Puerto Rico declares public health emergency as dengue fever cases rise


(SAN JUAN, Puerto Rico) — Puerto Rico has declared a public health emergency as the number of dengue fever cases continues to rise.

So far this year, there have been 549 cases reported with the plurality occurring in San Juan, according to the island’s health department. There has been a 140% increase this year in cases from Jan. 1 to March 21, compared to the same period last year, the department said.

“This year, dengue cases have exceeded historical figures,” Dr. Carlos Mellado López, the secretary of the Puerto Rico Department of Health, said in a statement. “The teams have been working on the integrated plan for prevention and control in response to arbovirus and we are going to expand the implemented response. It is important to note that the increase in cases has not only been reflected in Puerto Rico, but we have seen it throughout the region of the Americas.”

The public health emergency order will remain in place for 90 days.

The department says its response will include early detection, epidemiological surveillance and providing educational material on dengue. Dr. Melissa Marzán, an epidemiologist with the health department, also emphasized the importance of collaboration with municipalities.

“Municipal leaders have played a crucial role alongside the Department of Health, recognizing the impact that dengue has on population,” Marzán said. “We are deeply grateful for your support and we urge you to empower your communities so that they can carry out cleaning efforts around the home and thus eliminate mosquito breeding grounds.”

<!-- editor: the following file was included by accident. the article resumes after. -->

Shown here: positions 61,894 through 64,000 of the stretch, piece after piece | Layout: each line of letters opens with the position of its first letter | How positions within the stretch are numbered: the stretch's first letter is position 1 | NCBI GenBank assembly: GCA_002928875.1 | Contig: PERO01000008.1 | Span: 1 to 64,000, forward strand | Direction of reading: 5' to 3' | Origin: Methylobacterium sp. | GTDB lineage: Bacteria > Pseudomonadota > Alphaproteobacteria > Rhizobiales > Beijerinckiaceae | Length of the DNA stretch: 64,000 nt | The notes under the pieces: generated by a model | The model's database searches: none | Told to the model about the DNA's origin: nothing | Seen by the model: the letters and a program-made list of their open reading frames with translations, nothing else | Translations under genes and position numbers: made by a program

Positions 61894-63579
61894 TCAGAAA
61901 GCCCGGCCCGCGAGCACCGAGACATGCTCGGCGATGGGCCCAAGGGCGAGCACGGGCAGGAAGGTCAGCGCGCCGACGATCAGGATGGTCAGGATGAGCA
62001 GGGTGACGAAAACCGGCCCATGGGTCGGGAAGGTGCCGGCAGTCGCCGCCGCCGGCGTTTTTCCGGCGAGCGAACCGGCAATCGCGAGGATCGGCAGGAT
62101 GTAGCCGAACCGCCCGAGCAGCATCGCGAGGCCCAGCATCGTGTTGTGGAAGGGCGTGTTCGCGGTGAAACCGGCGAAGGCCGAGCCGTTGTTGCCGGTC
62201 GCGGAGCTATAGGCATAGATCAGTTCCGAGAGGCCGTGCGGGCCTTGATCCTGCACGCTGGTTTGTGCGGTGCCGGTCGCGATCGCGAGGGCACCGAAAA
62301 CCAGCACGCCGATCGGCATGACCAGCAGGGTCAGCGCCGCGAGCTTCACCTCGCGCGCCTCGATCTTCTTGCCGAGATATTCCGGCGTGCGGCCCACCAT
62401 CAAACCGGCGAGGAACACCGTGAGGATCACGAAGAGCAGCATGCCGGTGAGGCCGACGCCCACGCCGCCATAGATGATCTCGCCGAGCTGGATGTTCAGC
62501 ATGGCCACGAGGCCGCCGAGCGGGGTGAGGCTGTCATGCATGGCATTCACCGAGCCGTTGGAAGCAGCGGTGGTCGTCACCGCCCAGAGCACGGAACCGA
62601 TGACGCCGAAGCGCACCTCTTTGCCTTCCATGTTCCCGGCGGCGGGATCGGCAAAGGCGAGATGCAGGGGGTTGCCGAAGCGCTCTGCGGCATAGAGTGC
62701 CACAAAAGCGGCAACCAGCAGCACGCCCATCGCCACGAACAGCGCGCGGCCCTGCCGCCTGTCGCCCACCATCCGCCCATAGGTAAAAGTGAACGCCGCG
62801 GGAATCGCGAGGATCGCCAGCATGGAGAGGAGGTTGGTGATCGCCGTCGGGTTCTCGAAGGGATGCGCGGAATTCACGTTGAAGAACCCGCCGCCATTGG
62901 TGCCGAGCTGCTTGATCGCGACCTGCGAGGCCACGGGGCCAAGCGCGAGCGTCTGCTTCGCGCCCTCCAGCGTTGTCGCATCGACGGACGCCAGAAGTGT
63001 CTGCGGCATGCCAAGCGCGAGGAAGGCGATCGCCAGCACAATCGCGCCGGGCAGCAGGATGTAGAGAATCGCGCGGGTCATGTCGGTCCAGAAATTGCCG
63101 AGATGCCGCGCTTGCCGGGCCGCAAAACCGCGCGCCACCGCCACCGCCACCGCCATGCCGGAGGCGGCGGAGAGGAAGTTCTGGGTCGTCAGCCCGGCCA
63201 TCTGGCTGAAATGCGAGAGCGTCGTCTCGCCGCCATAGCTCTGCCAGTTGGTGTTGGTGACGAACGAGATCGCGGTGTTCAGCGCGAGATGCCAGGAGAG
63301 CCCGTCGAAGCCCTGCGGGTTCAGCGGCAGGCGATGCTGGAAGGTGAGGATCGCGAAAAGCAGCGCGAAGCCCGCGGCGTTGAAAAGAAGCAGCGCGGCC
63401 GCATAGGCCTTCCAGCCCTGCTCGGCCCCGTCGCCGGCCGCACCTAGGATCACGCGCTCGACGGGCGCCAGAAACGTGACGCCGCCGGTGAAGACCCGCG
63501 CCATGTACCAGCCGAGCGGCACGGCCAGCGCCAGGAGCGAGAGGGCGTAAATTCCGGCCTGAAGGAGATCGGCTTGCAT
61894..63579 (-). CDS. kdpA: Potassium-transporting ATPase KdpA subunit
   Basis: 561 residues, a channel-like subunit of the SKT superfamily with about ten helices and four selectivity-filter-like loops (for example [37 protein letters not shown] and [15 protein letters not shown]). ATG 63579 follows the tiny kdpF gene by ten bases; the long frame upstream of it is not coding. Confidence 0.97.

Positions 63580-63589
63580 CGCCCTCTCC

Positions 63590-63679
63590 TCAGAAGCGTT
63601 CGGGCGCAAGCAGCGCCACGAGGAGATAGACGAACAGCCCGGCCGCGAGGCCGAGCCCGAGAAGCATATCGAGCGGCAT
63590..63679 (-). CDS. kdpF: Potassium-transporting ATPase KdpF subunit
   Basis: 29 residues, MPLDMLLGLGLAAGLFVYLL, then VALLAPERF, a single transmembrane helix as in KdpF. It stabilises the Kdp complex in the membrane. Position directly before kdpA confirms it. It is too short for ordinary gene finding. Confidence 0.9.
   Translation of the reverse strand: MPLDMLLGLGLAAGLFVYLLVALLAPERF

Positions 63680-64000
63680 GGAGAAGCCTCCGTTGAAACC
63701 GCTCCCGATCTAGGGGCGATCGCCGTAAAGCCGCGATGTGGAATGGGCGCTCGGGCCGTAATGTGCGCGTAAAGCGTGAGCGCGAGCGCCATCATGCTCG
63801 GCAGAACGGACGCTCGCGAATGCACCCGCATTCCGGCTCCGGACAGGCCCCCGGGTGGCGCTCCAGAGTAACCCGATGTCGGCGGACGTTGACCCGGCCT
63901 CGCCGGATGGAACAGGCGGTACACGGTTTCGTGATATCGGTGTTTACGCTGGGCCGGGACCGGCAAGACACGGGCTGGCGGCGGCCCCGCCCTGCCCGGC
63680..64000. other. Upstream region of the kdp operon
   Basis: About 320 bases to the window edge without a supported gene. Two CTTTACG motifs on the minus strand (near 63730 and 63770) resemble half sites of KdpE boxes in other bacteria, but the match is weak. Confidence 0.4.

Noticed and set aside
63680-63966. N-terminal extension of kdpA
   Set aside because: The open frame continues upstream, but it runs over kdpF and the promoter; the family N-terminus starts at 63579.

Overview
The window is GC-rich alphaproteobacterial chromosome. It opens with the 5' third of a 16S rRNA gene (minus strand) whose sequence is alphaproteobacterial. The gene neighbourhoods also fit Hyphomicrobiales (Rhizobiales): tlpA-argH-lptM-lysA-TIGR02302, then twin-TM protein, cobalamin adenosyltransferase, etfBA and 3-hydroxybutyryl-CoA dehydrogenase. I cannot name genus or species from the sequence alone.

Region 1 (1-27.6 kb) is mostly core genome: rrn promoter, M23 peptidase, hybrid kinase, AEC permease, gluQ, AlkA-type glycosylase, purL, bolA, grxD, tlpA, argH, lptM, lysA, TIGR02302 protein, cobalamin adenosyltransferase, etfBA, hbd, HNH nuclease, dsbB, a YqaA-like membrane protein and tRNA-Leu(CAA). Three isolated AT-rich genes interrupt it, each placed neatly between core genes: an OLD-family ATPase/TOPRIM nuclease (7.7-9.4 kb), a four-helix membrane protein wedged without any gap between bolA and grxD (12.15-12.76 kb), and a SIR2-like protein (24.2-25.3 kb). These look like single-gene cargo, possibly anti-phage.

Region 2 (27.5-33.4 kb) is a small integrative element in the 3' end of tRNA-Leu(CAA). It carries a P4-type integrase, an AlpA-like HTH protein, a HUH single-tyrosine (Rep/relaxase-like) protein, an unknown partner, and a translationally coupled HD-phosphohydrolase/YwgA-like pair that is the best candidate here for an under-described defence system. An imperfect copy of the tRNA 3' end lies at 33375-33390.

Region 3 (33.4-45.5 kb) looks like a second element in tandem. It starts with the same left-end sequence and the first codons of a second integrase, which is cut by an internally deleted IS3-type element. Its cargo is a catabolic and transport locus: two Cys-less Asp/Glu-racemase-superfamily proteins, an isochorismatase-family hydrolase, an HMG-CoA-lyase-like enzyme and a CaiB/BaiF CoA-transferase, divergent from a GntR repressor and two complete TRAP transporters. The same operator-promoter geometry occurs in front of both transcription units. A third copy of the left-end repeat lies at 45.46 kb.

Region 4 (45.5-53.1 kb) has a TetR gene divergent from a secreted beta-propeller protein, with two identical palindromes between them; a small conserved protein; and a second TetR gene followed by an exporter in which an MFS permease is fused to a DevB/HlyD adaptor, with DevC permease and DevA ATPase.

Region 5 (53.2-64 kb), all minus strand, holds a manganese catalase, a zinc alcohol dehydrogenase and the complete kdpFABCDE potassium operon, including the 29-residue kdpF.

Dengue viruses are spread through bites from infected Aedes species mosquitoes, mostly found in tropical and subtropical regions of the world, according to the Centers for Disease Control and Prevention (CDC). These mosquitoes are also responsible for spreading Zika and chikungunya viruses.

Dengue can be caused by dengue virus 1, 2, 3 or 4, the health agency said. A person can be infected multiple times over the course of their life.

About one in four people develop symptoms lasting two to seven days, but symptoms are usually mild and include fever, rash, nausea, vomiting, muscle pain, joint pain and bone pain.

Because symptoms are not specific to dengue, they’re often confused with other illnesses, according to the CDC.

There are no specific medicines to treat dengue aside from supportive care, which includes rest, drinking fluids and taking acetaminophen. The CDC warns not to take aspirin or ibuprofen, because it can trigger gastritis or bleeding.

However, about one in 20 will develop severe dengue, which can lead to shock (damage to the body’s organs), internal bleeding and even death, although deaths are rare, the CDC said.

A dengue vaccine is approved for children between ages 9 and 16 who have a laboratory-confirmed previous dengue virus infection and who live in areas where dengue is endemic, according to the CDC. It is available in Puerto Rico and is part of the territory’s routine childhood immunization schedule, the CDC said.

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